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Aaron Hill Continues Hot-Swinging Ways With Cycle Against Mariners

If you thought Aaron HIll's cycle was surprising before, just wait till you hear it from his perspective.

Christian Petersen

Aaron Hill made history Monday evening, joining Kelly Johnson, Stephen Drew, Greg Colbrunn and Luis Gonzalez as the only Diamondbacks to ever hit for the cycle in Arizona's 7-1 victory over the Seattle Mariners.

As difficult as this feat may have seemed, this wasn't Hill's first rodeo. He actually hit for the cycle as a junior at LSU against South Carolina on April 5, 2003. But while some might consider the feat to be unforgettable, Hill couldn't recall what it felt like when asked post-game.

"Oh gosh, It's been a few years," Hill said. "I'd have to go back and look at it."

Though you'd never guess it slipped his mind after viewing the way he was swinging the lumber Monday night.

Hill started the evening off with a single in the Diamondbacks' three-run first inning. But following a third inning triple and fifth inning double, the 30-year-old second baseman was overcome with the same surreal feeling he surely felt over nine years ago.

Then, it was just about not getting in his own head.

"You just got to take a deep breath," Hill said. "It's something you can easily get excited about and try to do a little too much."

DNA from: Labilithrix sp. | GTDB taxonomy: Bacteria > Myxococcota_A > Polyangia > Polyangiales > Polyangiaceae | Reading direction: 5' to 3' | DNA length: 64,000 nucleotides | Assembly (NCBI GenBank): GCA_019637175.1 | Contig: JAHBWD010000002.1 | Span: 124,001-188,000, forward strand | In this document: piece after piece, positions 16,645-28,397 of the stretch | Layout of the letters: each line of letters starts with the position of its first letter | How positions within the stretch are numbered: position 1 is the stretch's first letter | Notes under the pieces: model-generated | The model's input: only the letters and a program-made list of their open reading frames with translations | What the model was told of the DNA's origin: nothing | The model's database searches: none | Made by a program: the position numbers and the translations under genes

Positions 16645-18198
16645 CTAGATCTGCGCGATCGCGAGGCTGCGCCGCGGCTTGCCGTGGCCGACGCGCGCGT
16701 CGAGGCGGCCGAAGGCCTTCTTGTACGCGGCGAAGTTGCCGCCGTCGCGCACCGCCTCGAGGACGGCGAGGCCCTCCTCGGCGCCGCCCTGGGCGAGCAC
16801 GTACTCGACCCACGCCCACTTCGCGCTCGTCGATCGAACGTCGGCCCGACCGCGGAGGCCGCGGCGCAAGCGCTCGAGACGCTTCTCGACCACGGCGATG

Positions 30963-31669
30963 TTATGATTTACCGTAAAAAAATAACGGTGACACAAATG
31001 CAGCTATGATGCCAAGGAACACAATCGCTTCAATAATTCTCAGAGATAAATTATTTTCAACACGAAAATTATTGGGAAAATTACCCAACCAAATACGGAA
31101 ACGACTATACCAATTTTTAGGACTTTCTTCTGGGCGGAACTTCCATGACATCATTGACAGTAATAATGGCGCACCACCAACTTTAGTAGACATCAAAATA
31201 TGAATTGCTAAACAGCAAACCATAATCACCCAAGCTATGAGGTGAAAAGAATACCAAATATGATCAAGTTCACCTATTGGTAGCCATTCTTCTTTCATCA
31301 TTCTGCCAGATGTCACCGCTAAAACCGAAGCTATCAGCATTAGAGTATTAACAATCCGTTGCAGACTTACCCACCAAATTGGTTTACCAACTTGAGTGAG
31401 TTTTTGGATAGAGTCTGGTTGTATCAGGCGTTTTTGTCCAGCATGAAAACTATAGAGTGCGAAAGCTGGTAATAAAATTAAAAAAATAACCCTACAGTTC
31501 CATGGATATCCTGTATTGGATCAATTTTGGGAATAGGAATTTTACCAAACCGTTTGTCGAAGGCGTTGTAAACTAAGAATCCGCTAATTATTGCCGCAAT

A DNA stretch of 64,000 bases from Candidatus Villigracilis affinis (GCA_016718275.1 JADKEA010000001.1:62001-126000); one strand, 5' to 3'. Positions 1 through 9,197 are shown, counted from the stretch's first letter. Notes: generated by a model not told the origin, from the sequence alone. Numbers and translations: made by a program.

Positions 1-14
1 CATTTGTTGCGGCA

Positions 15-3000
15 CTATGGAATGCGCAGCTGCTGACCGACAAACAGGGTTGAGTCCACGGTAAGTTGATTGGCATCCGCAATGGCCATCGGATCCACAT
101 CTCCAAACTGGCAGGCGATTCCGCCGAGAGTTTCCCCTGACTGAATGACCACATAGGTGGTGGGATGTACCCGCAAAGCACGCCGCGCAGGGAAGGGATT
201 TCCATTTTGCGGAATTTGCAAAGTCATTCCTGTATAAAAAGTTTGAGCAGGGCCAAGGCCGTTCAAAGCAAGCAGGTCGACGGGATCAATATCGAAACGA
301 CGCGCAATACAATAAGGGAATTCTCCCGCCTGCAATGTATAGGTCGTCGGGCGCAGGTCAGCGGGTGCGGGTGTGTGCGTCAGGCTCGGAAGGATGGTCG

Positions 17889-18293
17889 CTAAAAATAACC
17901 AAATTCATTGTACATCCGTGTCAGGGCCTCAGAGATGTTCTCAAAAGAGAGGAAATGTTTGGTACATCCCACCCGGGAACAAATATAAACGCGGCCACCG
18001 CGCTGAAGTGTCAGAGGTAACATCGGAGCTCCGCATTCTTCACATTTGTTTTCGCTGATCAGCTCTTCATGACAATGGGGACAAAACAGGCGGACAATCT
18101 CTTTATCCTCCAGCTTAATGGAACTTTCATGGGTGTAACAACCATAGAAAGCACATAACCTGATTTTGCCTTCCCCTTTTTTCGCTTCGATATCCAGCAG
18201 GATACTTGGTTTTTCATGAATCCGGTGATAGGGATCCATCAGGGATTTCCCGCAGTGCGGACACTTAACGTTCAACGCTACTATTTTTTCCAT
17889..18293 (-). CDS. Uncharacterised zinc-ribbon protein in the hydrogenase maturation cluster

That must of been one hell of a breath because in the bottom of the seventh, Hill did the unthinkable.

With one out, Hill stroked a solo home run into the left field bleachers to earn the second cycle of the MLB season. Even as he was rounding the bases, it was still hard to comprehend what he just accomplished with one swing of the bat.

"I don't think I've ever tried to hit a home run and actually done it," Hill admitted.

But that's what happens when you're having as dominate of a month as Hill is. After batting a middling .260 in May, Hill is up to .284 thanks to a June that's seen him hit .351 with three homers, nine runs and 10 RBI.

"You go through ups and downs throughout the whole year," Hill said. "You walk out of the clubhouse and you never know if you're going to be 0-for-4 or 4-for-4."

True. But it's probably safe to say that the D-backs realize that they are the owners of the MLB's hottest hitting second baseman even if Hill won't admit it to himself.

"It's just baseball. It's something that you can never get too high or never get too low."